Although the primary goal of any estate plan is to determine who will receive your estate assets upon your death, a common secondary goal is the mitigation of exposure to estate taxes. Understanding the basics of the federal gift and estate taxes will likely provide you with a strong incentive to create or update your estate plan.
At the time of your death, all of your estate assets must be located and valued. The cumulative value of all your estate assets is then potentially subject to federal (and in some cases state) gift and estate tax. Before we can determine if your estate will owe any tax though, we must consider the “gift” portion of the gift and estate tax. To the cumulative total of all estate assets owned by you at the time of death you must also add the value of any qualifying lifetime gifts. If the total of all lifetime gifts and estate assets exceeds the lifetime exemption limit, then your estate will owe estate taxes.
The lifetime exemption limit for the purposes gift and estate taxes is set at $5 million, adjusted for inflation each year. As of 2013, the limit is $5.25 million, meaning that the portion of your gifts and estate assets that exceed $5.25 million will be taxed at a rate of 40 percent.
To better understand how this works, consider that you have an estate valued at $4.5 million at the time of death. So far so good – except that you also made qualifying gifts totaling $2 million during your lifetime. This brings the total for gift and estate tax purposes to $6.5 million, exceeding the lifetime limit by $1.25 million. At the rate of 40 percent, your estate would then lose $500,000 to gift and estate taxes.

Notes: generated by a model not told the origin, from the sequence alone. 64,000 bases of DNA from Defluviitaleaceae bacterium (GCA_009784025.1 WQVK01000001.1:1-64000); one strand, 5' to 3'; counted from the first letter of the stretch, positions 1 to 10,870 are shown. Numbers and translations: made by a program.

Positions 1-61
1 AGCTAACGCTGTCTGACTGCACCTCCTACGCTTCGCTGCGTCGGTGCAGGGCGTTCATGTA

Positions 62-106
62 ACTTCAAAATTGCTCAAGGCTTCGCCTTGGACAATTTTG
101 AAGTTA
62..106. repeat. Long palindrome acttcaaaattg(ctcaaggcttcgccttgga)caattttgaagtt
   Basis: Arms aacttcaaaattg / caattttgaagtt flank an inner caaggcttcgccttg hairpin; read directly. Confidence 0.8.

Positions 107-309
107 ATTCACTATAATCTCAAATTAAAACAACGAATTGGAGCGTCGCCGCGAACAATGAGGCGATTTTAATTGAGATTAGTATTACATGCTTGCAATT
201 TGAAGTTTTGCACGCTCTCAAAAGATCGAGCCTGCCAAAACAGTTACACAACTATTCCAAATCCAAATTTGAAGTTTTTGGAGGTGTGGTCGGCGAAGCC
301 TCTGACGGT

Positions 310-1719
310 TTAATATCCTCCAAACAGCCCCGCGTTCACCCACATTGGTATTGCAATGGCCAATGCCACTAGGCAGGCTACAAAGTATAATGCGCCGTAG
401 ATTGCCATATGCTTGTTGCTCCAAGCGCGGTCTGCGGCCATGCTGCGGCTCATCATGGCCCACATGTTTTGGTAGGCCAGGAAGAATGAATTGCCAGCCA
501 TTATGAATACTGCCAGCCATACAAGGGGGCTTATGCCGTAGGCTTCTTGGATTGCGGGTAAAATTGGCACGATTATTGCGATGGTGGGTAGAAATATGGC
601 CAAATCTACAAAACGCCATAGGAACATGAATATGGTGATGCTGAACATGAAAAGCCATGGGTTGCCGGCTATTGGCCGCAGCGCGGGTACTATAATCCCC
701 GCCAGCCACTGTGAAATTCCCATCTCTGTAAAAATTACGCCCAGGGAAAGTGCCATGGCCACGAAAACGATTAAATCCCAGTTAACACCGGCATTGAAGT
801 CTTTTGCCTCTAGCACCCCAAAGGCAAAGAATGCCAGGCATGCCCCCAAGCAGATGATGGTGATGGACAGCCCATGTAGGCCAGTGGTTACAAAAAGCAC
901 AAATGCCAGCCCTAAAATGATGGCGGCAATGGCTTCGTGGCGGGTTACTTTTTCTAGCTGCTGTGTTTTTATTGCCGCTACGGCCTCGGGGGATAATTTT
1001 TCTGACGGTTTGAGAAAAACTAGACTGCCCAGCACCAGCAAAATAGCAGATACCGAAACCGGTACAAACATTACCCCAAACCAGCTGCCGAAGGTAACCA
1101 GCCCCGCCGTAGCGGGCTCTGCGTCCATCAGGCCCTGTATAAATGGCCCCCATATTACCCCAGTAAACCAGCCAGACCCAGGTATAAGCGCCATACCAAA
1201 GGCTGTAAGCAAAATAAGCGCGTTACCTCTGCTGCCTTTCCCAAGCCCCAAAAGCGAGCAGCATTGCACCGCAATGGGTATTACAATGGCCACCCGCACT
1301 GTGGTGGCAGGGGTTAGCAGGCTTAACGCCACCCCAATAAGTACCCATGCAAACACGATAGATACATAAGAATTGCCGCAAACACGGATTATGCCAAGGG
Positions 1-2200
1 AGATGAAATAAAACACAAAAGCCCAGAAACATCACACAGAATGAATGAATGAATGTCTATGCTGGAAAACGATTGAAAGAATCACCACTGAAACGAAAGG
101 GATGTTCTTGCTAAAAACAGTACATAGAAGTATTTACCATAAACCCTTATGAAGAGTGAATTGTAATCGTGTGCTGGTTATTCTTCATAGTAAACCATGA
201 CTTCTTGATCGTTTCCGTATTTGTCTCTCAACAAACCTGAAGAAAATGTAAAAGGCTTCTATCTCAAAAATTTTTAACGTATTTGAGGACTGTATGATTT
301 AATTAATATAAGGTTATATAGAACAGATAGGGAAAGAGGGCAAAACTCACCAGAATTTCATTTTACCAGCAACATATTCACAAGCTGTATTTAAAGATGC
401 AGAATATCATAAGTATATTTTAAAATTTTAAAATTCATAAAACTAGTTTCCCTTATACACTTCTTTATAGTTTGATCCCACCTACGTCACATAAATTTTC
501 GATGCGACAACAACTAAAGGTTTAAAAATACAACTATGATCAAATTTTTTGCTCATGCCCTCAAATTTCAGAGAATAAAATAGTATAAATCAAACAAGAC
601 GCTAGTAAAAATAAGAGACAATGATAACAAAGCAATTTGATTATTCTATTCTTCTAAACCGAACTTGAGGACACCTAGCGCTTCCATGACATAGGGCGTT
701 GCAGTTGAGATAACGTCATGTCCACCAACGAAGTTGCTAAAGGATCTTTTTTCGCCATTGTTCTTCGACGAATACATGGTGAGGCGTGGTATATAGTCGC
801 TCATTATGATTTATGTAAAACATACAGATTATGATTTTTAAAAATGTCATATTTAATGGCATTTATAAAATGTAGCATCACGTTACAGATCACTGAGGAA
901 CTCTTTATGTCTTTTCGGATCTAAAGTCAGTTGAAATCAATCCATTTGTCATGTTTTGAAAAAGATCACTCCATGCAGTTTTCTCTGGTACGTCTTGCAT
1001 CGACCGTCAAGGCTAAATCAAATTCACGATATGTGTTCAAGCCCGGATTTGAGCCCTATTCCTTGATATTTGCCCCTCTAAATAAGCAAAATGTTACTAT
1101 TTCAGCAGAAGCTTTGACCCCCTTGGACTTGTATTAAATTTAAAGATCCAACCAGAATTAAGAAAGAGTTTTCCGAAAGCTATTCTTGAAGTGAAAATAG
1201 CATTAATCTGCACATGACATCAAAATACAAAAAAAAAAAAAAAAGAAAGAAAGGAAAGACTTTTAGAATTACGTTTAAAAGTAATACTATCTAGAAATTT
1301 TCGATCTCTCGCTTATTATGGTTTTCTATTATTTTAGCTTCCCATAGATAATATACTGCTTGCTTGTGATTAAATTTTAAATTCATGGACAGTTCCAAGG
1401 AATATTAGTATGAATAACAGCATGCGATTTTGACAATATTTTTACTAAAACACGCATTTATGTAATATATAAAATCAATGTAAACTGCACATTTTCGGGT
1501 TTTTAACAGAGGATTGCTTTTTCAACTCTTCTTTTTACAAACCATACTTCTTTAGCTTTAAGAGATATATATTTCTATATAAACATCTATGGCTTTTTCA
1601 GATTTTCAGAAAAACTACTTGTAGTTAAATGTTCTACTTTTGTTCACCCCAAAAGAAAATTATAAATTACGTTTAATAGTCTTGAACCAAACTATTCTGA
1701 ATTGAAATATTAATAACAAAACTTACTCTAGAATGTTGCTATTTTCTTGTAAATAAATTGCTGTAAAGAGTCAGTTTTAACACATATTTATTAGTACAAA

If you are a widow or widower, you may be entitled to use any remaining unused portion of your deceased spouse’s lifetime exemption amount to further minimize your gift and estate tax exposure. Known as “portability,” this could allow you to avoid taxes altogether under the above scenario if your deceased spouse used less than $4 million of his or her lifetime exemption amount at the time of death.
It should be clear by now that for anyone with a moderate to large estate, gift and estate tax avoidance is a crucial, and often complicated, component of any estate plan. Failing to plan ahead can result in your family and loved ones losing out on estate assets that were intended for them but that must be used to pay a tax bill that could have been avoided with careful estate planning.
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